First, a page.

Changes to the UK tax rules concerning individuals who are not
domiciled in the UK but are either resident in the UK or own
property here were announced in the Summer Budget. This was
followed by the publication of the consultation paper "Reforms to
the Taxation of Non-Domiciles" on 30 September 2015 and further
details are expected in the December Finance Bill.
Readers will be aware that assets situated outside the UK, and
held in a trust set up by a non-UK domiciled settlor, do not
attract the usual IHT charges applicable to trusts - the trust has
excluded property status. A recent decision of the High Court in
Barclays Wealth Trustees (Jersey) Ltd v HMRC  EWHC 2878 (Ch)
has confirmed some important points on how HMRC interprets
legislation affecting such trusts. This month we will look at
excluded property trusts as well as the latest proposals affecting
Take care with your excluded property
One of the key planning strategies for non-UK domiciled
individuals, who are likely to become deemed domiciled because of
their residence in the UK and who are keen to protect their
offshore assets from IHT, is to create an excluded property trust
(EPT). As long as the property remains excluded, even if the
settlor is one of the beneficiaries (as would normally be the case)
the trust property will remain outside of the UK IHT net even after
the settlor has become UK domiciled.
The above-mentioned case was an appeal by Barclays Wealth
Trustees (Jersey) Ltd and Michael Dreelan (the settlor of the trust
in question) against a determination by HM Revenue and Customs
pursuant to section 222(3)(b) of the 1984 Inheritance Tax Act of a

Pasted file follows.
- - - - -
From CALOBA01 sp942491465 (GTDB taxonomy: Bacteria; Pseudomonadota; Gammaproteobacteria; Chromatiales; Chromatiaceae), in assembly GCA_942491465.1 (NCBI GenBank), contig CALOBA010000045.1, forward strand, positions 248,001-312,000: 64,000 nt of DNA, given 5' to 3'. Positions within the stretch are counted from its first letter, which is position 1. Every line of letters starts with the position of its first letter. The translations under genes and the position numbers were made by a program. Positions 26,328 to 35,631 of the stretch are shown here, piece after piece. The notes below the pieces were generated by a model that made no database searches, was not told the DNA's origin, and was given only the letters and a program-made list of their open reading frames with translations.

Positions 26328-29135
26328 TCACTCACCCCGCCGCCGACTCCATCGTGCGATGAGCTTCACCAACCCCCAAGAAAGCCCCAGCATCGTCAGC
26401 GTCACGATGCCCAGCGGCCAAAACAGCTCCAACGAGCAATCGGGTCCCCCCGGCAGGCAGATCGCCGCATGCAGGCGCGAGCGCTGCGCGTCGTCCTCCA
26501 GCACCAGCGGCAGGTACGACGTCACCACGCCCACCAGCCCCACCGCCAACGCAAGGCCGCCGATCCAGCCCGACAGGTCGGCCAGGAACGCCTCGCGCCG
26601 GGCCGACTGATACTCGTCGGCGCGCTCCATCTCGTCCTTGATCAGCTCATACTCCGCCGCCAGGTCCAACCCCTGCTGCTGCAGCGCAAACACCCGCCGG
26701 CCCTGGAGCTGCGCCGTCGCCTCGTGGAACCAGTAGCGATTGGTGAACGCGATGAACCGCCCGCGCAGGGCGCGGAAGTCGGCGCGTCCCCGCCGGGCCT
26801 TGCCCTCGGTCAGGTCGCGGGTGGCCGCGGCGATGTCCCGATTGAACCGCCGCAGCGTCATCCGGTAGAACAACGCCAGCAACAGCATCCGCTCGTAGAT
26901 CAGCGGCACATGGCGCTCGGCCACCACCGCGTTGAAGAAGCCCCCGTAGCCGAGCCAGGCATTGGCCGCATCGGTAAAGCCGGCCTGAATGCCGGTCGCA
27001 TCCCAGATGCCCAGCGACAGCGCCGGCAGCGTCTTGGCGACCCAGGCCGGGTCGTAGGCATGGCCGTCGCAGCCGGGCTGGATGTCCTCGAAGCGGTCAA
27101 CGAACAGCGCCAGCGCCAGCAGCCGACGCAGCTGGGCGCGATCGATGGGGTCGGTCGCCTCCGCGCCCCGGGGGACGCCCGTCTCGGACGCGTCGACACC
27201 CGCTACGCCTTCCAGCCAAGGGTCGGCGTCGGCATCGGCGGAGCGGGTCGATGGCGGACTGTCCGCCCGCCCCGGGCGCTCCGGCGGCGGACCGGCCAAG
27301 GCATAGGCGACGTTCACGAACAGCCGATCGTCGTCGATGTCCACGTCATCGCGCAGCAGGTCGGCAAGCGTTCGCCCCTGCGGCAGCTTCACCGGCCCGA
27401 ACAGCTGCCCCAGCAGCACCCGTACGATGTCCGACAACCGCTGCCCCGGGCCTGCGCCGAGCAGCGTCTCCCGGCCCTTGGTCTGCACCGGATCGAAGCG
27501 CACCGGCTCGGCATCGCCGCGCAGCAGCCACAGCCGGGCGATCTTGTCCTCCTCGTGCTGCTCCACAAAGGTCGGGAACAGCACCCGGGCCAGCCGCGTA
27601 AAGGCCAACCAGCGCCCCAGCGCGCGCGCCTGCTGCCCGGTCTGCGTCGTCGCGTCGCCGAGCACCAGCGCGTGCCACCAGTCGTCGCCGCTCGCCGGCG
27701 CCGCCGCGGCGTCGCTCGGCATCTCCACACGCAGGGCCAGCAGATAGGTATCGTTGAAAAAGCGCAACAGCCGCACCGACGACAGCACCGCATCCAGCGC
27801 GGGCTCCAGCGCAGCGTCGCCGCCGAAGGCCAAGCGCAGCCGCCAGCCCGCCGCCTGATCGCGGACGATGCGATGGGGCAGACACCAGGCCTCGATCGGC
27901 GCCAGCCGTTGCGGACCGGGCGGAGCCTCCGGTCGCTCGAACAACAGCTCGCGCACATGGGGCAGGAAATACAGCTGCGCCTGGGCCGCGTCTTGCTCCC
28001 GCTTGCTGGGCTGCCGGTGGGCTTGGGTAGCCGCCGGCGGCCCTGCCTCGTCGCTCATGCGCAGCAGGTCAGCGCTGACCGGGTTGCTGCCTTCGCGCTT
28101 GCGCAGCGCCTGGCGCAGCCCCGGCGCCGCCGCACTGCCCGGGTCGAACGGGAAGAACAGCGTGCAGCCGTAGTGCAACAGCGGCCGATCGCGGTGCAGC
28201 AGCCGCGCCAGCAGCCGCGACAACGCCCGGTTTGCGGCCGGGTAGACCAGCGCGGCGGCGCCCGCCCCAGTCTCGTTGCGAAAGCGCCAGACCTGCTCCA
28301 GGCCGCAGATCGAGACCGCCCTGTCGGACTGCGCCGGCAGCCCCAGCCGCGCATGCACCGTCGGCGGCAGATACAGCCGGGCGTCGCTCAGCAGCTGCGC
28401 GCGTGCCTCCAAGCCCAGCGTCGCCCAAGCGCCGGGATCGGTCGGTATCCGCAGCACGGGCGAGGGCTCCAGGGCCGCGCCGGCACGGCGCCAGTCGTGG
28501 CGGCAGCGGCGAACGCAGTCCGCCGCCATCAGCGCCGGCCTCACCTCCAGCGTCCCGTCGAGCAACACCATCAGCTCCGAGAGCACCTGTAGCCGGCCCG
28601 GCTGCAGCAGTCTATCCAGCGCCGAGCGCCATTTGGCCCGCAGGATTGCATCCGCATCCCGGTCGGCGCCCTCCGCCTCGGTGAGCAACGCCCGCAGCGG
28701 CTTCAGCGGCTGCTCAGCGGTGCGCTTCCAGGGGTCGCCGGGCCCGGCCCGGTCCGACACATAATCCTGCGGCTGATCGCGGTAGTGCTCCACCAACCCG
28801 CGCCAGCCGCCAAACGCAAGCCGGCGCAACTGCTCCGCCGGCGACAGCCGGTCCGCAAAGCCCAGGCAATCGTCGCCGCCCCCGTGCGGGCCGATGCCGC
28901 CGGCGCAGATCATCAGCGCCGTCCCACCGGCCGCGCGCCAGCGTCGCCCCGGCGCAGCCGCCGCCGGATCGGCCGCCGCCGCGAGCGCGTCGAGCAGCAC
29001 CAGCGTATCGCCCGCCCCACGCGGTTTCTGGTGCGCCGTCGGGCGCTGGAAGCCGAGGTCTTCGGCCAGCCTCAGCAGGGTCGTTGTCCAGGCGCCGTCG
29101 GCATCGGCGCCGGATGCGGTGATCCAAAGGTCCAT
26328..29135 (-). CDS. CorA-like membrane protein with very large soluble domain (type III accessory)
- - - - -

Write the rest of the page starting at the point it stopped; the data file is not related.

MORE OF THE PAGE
liability for inheritance tax said to arise in relation to the
ten-year charge applicable to trusts.
The facts were as follows. The property in the Michael
Dreelan Trust ("MDT") was "excluded property" for the purposes of
the Act, settled by a non-domiciled settlor, and would have been
free from the ten-year charge had it remained there. Some of the
property was transferred from MDT to another trust, the Dreelan
Bros Joint Trust, which had the same settlor but who, by the time
of that transfer, had become domiciled in the UK. The property was
no longer excluded at that point. It was then transferred back to
the MDT. The basic issue was whether that property re-acquired
excluded property status.
The judge decided that at the time of the transfer back into the
MDT trust the property had lost its status as excluded property for
the purpose of the ten-year charges and rejected the appellants'
arguments that what mattered was only the domicile of the settlor
when he created the first settlement and the fact that the property
was situated outside the UK at the time of the ten-year
anniversary. Their appeal was dismissed albeit that leave to appeal
was granted so we may not have heard the last of this. The
important conclusion from this case is that great care needs to be
exercised when dealing with EPTs in order to ensure that their